This is a feeling that all athletes understand and is what puts us on the fringe of social norms, as Tanya Aldered conveys eloquently in a Daily Telegraph article:

"As adults, most of us don't win or lose in our normal waking hours ...We are all judged, but generally it is a matter of opinion rather than an incontrovertible truth. We forget the frustration of physically failing, of the unforgiving tick of the clock, and discovering that your rival is stronger, faster, fitter, better...But this is what athletes do all the time. No one always wins ...And yet they train endlessly in hope. What a daunting way to spend your life. No wonder so many of us gladly hang up the shoes of competition as soon as we reach adulthood. "

It's an aspect of myself that I still wrestle with, but it is also one that I have come to accept and appreciate over the years. It's my Divine Discontent.

Divine discontent is a term used by the New Zealand All Blacks rugby team, one of the best in the World. It means:

(...) that within us is the constant desire to be better, and it is a sacred gift. That if we refuse to settle for what we have, for the success we’ve reached so far, then we can become better versions of our mortal selves. If you aren’t happy with being a national semi-finalist, then make a change. If you aren’t happy with your role on this team, make a change. Let it begin with you. Don’t mistake this dissatisfaction with thanklessness or ingratitude or a want for vanity or selfish desires. It’s like a hallowed ember that’s constantly turning inside you; it includes a gratitude for what you have, but it’s accompanied by a drive to make it excellent, almost transcendent.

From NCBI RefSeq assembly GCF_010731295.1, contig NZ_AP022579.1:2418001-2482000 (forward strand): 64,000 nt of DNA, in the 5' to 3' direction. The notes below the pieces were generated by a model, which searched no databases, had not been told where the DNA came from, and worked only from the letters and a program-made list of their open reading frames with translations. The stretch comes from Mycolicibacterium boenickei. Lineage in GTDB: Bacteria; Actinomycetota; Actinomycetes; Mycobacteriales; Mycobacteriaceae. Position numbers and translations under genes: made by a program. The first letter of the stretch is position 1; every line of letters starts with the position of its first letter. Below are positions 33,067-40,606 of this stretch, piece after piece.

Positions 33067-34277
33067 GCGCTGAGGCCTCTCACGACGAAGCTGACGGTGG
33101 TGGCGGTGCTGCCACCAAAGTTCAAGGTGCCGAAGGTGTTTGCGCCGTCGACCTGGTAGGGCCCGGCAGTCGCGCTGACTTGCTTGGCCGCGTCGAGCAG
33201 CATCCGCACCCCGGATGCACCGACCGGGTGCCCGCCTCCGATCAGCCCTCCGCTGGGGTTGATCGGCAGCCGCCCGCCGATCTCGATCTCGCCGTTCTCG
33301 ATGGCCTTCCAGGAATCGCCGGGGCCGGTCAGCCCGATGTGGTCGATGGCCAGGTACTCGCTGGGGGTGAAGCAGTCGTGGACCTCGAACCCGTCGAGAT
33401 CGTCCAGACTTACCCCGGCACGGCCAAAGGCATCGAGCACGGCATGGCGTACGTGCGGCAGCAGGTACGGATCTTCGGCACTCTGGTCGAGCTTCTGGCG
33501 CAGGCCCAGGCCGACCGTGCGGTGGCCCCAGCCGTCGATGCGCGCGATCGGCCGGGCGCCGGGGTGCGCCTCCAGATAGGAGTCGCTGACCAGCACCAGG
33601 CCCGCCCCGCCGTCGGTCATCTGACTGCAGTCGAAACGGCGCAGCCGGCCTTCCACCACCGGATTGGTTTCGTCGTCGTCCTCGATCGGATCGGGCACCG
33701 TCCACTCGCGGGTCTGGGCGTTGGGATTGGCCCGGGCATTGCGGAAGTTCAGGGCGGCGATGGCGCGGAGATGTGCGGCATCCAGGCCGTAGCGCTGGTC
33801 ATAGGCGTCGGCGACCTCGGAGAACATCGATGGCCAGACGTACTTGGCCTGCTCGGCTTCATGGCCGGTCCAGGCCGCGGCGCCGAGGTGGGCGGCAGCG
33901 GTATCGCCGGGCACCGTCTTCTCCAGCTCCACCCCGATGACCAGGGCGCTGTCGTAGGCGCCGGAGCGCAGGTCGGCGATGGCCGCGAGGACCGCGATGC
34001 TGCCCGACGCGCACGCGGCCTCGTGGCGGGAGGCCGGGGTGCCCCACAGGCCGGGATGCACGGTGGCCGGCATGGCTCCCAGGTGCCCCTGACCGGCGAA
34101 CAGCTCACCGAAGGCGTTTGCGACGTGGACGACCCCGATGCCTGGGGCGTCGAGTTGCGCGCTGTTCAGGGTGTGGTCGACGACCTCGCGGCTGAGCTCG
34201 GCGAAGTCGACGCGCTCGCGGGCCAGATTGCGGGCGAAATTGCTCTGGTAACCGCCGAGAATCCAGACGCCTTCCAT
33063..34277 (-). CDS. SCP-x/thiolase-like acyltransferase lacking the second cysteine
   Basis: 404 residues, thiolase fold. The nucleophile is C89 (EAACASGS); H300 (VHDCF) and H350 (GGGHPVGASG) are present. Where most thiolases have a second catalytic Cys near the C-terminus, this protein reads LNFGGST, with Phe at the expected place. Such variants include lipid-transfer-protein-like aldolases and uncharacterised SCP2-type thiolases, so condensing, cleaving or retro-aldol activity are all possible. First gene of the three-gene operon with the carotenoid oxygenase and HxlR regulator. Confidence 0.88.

I’m not gonna lie to you, embracing divine discontent is not a short path to happiness. It’s torturous. That is unless you accept this internal discomfort as a sort of affirmation. And it will torment you until you come out the other side. It’s constantly trying to outdo yourself, and to challenge yourself not to become complacent. Imagine if you embrace this concept. Imagine how much better you can be.

Frankly, I believe this is the only way a person can come closest to his fullest potential. I leave it to you guys, but this team could be special. And our discontent could be a team-wide goal to be the best, both as an individual and as a unit. Remember, you are the team. Be relentless. Enjoy the suffering.

5 comments:

James Wanless said...

Great post Adam. And while I'll never do a 5:06 Knee Knacker, I relate completely with it. Your divine discontent is what forces you to run and be the kind of runner many of us aspire to be.